Where do I begin the story of my journey to a VBAC?
Ethan was born in 2006 I was very naive towards birth and the whole process. I thought the public hospital classes were enough to get me through the delivery…but OH MY GOD the pain! The suffering…. I had no idea what was happening to me and had no idea what to do! My mum, bless her, had 2 cesareans, so she wasn’t much help, to be honest! I went through the public system – at the height of a baby boom, so it was like a farmyard at this particular large teaching hospital in the south west of Sydney *cough cough* Liverpool *cough cough*.
All the drugs they offered me I gladly took, and boy did they have the goods! I was off my rocker until I finally gave up after about 20 hours of established labour and after days of constant prelabour. I accepted the epidural at only 7cm dilated. Now let me stop here and say the thought of making the pain stop once I had given up mentally was heaven but trying to hold completely still while the put in the epidural was quite terrifying.
Once fully dilated, the doctor on duty asked me to push. This was a complete joke in itself as being paralysed from the waist down makes it a little hard to push a watermelon out of your vagina! So he attempted to vacuum him out, he was posterior, I was flat on my back, and he was big. It didn’t work, so the doctor says he is not coming out. So it’s off to surgery – he calls a cesarean due to him “not fitting”. By this time I was totally over it and just happy it was all going to be finally over.
I still remember the feeling of being wheeled to surgery and my epidural starting wearing off…. I was screaming at everyone to get me to theatre faster to top up my anesthetic as I was so afraid of feeling that pain again!!!!!!
Looking back on Ethan’s birth and the first few months, I’m quite sure I had some form of post-natal depression. The birth was so traumatic for me and then breastfeeding was hard to establish (and after such a traumatic birth experience I couldn’t handle it, so I threw the towel in after about three weeks) and I didn’t feel quite connected to my baby. This lost and unattached feeling honestly lasted about three months. It took that long for the panic to calm so that it felt like I could breathe again, to hear his cry and not have my entire body freeze with anxiety.
After this experience, I was adamant I would have a VBAC (Vaginal Birth After Cesarean) the second time around. Foolishly thinking, if I went private and hired the ants pants OB in my area I would get what I wanted (a VBAC) all would be sweet.
He blindsided me at about 37 weeks…sending me off to a growth scan to measure Amaya, results came back showing she was weighing 4kg’s at 37 weeks. “Oh well you’re going to have all the same problems you had with your first so don’t even bother, I’m booking you in for an elective C -Section at 39 weeks”.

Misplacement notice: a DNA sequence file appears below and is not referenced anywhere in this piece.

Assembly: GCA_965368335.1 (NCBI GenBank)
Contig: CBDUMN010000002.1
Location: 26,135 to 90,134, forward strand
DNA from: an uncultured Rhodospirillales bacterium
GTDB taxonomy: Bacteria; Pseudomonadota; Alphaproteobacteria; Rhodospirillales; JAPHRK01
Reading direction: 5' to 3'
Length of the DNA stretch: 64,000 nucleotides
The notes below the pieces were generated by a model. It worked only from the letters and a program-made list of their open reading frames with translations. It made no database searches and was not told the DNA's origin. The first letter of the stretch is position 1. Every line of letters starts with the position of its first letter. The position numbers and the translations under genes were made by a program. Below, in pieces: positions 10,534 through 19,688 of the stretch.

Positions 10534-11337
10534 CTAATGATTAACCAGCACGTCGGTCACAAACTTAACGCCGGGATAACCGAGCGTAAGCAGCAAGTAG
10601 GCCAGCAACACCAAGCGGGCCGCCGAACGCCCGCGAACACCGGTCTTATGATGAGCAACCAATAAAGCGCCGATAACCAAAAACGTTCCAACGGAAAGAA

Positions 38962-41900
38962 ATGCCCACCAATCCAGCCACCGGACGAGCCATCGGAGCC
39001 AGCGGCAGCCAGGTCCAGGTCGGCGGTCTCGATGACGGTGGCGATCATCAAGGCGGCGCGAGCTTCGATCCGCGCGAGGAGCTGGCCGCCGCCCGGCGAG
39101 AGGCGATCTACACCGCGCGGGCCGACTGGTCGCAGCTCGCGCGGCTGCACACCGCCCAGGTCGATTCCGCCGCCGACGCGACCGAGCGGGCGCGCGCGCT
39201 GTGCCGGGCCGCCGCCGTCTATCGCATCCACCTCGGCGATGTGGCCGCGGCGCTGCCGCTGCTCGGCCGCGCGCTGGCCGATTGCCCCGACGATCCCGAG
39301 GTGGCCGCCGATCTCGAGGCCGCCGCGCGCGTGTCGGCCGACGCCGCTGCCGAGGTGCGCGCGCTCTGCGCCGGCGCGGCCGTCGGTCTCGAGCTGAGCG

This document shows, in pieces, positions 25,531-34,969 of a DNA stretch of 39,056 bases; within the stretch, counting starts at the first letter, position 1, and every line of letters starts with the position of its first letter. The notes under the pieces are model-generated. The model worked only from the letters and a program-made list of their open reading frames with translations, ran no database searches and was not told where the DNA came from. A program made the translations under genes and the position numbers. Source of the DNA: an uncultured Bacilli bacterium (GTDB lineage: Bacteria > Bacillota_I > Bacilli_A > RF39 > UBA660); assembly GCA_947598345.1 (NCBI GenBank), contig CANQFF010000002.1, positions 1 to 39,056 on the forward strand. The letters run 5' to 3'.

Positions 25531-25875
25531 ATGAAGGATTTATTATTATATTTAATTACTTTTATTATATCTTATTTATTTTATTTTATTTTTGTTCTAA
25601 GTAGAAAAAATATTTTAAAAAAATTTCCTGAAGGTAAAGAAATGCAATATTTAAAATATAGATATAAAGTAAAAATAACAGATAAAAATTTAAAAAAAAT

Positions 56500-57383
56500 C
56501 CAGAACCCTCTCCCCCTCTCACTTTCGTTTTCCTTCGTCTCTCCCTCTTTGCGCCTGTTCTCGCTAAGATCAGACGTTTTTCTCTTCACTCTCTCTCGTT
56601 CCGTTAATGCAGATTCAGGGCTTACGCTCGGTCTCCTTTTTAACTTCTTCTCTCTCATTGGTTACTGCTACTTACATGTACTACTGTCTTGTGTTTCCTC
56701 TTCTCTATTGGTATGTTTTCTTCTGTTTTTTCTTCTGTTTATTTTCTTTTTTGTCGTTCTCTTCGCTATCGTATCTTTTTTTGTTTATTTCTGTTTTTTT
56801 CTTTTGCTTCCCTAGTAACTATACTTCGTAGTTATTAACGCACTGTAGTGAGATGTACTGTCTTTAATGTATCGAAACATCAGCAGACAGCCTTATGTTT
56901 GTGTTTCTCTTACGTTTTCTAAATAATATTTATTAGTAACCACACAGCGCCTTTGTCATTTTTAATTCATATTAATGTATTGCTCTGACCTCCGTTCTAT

I was gutted. I desperately wanted a VBAC.
I remember walking away from that appointment with my Ob and balling my eyes out in the car park to my husband. He had played the “you’re going to kill your baby” card and what was I to say against that?? Looking back, I just wasn’t in the right head-space to fight for what I wanted. I felt I didn’t have any full support for my VBAC, so I buckled.
Amaya was born in 2008 at 39weeks – it is a strange feeling driving to the hospital knowing that you are booked in to have your baby.
But deep down I knew my body could do it. I just knew that my body was made for birthing and I believed that I could achieve a VBAC, or in my case a VBA2C (Vaginal Birth After 2 Cesareans), I just needed the confidence in myself. More importantly, I needed unwavering support surrounding me.
We fell pregnant around June 2010, and we weren’t planning on trying until the end of the year at the earliest. I was late, but then I didn’t really know, I just woke up one morning and thought “crap where are my periods?” and when I did the test, and it came back positive we were both in shock. Jake more so – I still remember his reaction…
Jake: “HOW DID THIS HAPPEN?”
Me: “Ummm I’m pretty sure you were there!”
Before falling pregnant – I had started researching my options and if I could achieve a VBAC/VBA2C. I knew I could, but I also knew that I needed the full support of those around me. I knew what I wanted so I set about quietly researching so that when the time came again, I was ready. I wanted to birth in a hospital – home-birth wasn’t an option I wanted to pursue, I was much more comfortable with the thought of birthing in hospital in case anything went wrong. I wanted a fully supportive OB. I wanted a supportive (of hospital birth) independent midwife as support at home and in hospital.
I found all of those things!
This time around I was going to head into this thing guns blazing.
Click here to read PART 2.
Girl with Guns Blazing |Photo Credit – http://marlakeller.tumblr.com/image/53753474564